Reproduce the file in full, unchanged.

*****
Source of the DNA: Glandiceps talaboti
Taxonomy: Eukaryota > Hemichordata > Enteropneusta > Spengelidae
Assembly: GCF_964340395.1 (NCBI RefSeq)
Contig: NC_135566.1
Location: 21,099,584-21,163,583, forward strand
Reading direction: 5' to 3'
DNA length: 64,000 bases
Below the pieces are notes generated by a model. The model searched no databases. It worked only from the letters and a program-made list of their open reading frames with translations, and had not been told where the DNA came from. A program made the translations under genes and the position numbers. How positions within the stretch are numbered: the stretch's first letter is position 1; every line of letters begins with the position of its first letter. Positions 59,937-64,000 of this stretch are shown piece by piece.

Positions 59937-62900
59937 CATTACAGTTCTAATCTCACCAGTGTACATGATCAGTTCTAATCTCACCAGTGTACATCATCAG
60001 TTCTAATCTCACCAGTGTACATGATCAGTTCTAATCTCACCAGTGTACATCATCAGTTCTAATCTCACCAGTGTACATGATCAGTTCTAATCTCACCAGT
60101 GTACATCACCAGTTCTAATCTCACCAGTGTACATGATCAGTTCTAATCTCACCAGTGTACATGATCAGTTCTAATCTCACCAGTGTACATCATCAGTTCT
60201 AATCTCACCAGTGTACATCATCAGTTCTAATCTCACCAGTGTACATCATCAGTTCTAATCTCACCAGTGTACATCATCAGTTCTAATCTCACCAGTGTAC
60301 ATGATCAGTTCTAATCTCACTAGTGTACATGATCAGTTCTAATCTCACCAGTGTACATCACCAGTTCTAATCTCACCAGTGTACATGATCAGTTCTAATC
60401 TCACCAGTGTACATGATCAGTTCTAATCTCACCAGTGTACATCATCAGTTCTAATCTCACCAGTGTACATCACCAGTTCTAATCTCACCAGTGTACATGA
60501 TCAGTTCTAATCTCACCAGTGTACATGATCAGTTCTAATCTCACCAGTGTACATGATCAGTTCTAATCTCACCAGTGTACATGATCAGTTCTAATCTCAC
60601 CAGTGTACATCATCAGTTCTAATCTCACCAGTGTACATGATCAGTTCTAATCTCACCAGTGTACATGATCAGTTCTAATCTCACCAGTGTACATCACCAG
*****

Source of the DNA: Glandiceps talaboti
Taxonomy: Eukaryota > Hemichordata > Enteropneusta > Spengelidae
Assembly: GCF_964340395.1 (NCBI RefSeq)
Contig: NC_135566.1
Location: 21,099,584-21,163,583, forward strand
Reading direction: 5' to 3'
DNA length: 64,000 bases
Below the pieces are notes generated by a model. The model searched no databases. It worked only from the letters and a program-made list of their open reading frames with translations, and had not been told where the DNA came from. A program made the translations under genes and the position numbers. How positions within the stretch are numbered: the stretch's first letter is position 1; every line of letters begins with the position of its first letter. Positions 59,937-64,000 of this stretch are shown piece by piece.

Positions 59937-62900
59937 CATTACAGTTCTAATCTCACCAGTGTACATGATCAGTTCTAATCTCACCAGTGTACATCATCAG
60001 TTCTAATCTCACCAGTGTACATGATCAGTTCTAATCTCACCAGTGTACATCATCAGTTCTAATCTCACCAGTGTACATGATCAGTTCTAATCTCACCAGT
60101 GTACATCACCAGTTCTAATCTCACCAGTGTACATGATCAGTTCTAATCTCACCAGTGTACATGATCAGTTCTAATCTCACCAGTGTACATCATCAGTTCT
60201 AATCTCACCAGTGTACATCATCAGTTCTAATCTCACCAGTGTACATCATCAGTTCTAATCTCACCAGTGTACATCATCAGTTCTAATCTCACCAGTGTAC
60301 ATGATCAGTTCTAATCTCACTAGTGTACATGATCAGTTCTAATCTCACCAGTGTACATCACCAGTTCTAATCTCACCAGTGTACATGATCAGTTCTAATC
60401 TCACCAGTGTACATGATCAGTTCTAATCTCACCAGTGTACATCATCAGTTCTAATCTCACCAGTGTACATCACCAGTTCTAATCTCACCAGTGTACATGA
60501 TCAGTTCTAATCTCACCAGTGTACATGATCAGTTCTAATCTCACCAGTGTACATGATCAGTTCTAATCTCACCAGTGTACATGATCAGTTCTAATCTCAC
60601 CAGTGTACATCATCAGTTCTAATCTCACCAGTGTACATGATCAGTTCTAATCTCACCAGTGTACATGATCAGTTCTAATCTCACCAGTGTACATCACCAG